Over the next three weeks Mark Short from the Bush Church Aid Society will share his insights into country ministry, the assumptions that underpin it and how things will have to change if we're to build thriving congregations in Australia's rural areas.


Earlier this year Monica and I were in the audience for the “When the Bush Comes to Town’ edition of Q and A.   The makeshift studio was decorated with hay bales, there were a couple of bemused-looking alpacas greeting us as we walked into the venue and before the broadcast we were ‘warmed up’ by a bloke with a guitar singing 80’s rock covers with  a generic country twang.  Clearly the producers had their own assumptions about what life in the bush looks and sounds like!

In mission our unspoken and untested assumptions are generally the most misleading.

When the organisers kindly invited me to share in this session I was given the title “the future of rural ministry”.  I asked if I could change it “Rural Ministry and the Future of Mission.”

The change is subtle but significant.

We often assume that the bush is sheltered, at least for a time, from the cultural and technological changes sweeping through the rest of western culture.  It can even be comforting to imagine that somewhere over the ranges there is a rustic backwater where life is simpler.

If we want to understand the challenges facing the church in the west we are told to look to our big cities, because as goes the city, so goes the culture.

Well, I’m going to turn that assumption on its head, for two reasons

  1. In an era of rapid globalisation there really are no backwaters.  The modern farmer who follows the weather on the Bureau of Meteorology Website, who makes decisions based on movements in the Chicago futures market and who downloads GPS data before sowing is under no illusion that the reach of capitalism and technology stops at the farm gate.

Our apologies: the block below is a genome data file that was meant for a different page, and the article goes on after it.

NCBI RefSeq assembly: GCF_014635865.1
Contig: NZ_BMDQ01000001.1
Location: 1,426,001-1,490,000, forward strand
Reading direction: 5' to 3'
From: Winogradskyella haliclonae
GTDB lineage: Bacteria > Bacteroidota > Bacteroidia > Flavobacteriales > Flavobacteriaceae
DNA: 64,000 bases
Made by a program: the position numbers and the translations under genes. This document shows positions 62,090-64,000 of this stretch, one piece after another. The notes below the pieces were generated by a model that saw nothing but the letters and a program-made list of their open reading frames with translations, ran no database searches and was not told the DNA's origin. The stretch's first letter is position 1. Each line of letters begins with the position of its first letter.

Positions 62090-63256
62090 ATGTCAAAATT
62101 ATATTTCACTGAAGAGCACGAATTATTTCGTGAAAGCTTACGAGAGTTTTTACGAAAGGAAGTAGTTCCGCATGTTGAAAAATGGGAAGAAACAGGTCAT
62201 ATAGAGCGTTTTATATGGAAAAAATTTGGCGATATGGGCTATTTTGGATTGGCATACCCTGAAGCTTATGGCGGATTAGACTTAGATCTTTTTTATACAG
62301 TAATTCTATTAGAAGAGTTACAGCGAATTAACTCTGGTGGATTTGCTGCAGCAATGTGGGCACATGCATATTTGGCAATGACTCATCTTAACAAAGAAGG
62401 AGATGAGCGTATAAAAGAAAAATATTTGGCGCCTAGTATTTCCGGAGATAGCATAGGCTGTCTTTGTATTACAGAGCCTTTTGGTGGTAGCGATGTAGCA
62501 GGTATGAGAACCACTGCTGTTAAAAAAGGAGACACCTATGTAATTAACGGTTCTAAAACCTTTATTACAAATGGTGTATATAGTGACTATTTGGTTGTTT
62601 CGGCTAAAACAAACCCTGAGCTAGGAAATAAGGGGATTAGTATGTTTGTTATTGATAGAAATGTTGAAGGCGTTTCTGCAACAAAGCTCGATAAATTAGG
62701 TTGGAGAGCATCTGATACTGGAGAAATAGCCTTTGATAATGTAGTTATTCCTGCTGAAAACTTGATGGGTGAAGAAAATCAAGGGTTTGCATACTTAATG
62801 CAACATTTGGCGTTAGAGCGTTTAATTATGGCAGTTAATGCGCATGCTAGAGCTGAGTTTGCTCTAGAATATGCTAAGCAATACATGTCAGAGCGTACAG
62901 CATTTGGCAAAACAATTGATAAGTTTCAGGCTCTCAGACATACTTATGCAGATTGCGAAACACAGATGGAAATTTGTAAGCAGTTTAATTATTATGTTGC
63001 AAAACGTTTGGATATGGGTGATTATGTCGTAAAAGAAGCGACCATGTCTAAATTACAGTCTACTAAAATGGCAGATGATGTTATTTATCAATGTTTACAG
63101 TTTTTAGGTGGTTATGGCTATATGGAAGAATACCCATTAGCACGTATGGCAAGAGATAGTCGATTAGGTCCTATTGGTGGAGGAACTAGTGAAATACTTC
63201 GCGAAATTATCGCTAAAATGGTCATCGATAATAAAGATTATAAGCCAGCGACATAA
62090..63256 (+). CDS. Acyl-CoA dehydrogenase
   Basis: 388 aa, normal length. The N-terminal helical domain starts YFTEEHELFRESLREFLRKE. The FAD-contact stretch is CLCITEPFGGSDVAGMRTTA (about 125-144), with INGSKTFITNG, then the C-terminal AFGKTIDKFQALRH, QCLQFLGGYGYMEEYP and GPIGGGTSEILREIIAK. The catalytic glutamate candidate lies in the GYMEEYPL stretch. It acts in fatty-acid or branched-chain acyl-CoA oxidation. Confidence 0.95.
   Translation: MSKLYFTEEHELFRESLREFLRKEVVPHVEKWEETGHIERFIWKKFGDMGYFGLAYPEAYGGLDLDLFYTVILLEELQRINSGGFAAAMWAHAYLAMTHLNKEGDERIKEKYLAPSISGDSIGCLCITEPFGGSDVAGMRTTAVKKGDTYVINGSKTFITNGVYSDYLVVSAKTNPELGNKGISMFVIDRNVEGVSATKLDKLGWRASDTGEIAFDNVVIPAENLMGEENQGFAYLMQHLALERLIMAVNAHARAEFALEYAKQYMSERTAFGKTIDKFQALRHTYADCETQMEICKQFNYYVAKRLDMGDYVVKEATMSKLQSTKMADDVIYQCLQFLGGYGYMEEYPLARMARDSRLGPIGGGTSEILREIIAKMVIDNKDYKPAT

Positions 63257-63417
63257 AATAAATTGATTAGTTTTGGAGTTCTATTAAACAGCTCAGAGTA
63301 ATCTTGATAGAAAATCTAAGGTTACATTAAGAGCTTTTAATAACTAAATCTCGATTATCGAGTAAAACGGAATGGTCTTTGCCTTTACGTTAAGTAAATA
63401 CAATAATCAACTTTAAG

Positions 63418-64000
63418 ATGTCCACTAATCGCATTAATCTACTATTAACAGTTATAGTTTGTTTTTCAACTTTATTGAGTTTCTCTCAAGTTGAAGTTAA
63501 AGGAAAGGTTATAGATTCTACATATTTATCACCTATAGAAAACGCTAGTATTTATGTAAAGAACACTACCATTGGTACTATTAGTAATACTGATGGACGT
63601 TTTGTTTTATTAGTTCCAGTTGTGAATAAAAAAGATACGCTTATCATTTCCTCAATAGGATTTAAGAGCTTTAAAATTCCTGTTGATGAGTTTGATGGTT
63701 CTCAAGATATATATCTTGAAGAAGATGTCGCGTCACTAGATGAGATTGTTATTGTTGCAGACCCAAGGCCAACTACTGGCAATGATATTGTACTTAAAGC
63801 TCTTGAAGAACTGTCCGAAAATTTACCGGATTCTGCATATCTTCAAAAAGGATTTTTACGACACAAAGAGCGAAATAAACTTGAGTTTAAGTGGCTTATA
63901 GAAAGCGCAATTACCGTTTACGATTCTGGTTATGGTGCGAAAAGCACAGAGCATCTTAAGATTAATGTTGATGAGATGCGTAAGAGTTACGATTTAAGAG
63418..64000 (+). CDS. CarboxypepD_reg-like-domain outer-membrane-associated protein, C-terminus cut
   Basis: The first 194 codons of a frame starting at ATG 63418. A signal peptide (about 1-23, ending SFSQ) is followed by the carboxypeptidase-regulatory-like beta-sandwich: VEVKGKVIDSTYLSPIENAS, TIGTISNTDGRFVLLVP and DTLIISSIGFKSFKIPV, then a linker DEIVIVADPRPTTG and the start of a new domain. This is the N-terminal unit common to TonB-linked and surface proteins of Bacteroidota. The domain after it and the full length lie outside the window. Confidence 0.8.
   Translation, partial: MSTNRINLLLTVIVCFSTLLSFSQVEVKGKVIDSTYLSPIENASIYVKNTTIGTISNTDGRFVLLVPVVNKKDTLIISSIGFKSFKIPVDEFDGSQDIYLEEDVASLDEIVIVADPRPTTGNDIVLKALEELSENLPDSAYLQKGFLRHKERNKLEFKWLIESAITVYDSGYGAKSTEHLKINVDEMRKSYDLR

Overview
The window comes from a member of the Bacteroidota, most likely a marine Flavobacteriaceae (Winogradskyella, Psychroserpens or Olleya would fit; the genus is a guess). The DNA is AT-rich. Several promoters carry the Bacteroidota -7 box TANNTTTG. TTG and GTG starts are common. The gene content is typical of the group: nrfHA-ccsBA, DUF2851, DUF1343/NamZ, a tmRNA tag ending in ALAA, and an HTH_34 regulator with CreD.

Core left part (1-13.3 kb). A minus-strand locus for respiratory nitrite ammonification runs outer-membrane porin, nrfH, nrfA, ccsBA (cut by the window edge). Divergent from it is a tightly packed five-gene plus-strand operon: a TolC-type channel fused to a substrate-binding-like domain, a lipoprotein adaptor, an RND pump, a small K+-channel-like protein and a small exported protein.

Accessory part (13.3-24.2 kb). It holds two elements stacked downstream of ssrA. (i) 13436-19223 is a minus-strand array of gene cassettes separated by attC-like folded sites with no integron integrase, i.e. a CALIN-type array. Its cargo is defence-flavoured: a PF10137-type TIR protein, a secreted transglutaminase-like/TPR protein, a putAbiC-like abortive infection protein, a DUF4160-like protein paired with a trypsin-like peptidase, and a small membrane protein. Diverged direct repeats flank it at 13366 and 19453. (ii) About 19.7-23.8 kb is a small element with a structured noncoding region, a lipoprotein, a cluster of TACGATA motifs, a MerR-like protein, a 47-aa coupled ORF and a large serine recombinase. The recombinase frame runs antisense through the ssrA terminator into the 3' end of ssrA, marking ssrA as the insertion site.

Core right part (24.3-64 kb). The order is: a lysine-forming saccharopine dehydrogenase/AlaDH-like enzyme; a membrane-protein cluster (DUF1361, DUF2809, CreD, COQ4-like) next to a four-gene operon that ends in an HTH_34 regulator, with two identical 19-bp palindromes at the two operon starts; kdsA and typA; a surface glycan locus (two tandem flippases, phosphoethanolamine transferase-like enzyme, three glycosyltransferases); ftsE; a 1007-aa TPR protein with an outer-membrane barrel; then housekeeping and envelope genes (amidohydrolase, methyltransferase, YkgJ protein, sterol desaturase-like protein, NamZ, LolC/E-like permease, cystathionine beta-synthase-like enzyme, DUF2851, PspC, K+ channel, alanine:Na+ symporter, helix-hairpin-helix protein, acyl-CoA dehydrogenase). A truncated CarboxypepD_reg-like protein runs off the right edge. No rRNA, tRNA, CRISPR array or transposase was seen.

2. There is what you might call the ‘localised diversity’ of the bush. The Australian bush is every bit as diverse as our cities but the different aspects of that diversity are often concentrated in particular geographical locations.       

Let me unpack that final point by describing five different types of rural communities we encounter at BCA and how each one highlights a pressing missional challenge for all of us.    

Mining communities and the challenge of fluidity

If I were to ask what are the main features of our big cities I reckon you’d come up with a list that included

  • mobility

  • cultural diversity
  • a young age profile; and
  • a blurring of the boundaries between home and work.

I’ve chosen the label fluidity to sum up those trends – everything and everyone seems to be on the move.  Then let me tell you about places in Australia that are even more fluid than our big cities.

It’s not unusual for a BCA minister in one of our mining towns to farewell half of their congregation each year. And that congregation will be young and culturally diverse – when I visited the church at Newman there were something like 20 nationalities in a congregation of 60.  Members of that congregation will be engaged in a variety of working arrangements – not only FIFO, where the mine worker leaves home in the city to relocate to a mining camp for up to two weeks at a time, but the emerging pattern of reverse FIFO where a worker sets up home in the mining town and flies to the city every couple of weeks to catch up with his wife and family. 

Our Anglican parish structures originally developed in a settled world, where people were born, lived, work and died within a few square kilometres around which we placed discrete parish boundaries.  But that is not our world and it is certainly not the world of our brothers and sisters in mining communities.  We have much to learn with them and from them as they adopt a generous kingdom perspective that equips Christians for ministry wherever life and work might take them…

Mark Short will return next week with his second instalment – Farming communities and the challenge of faithful innovation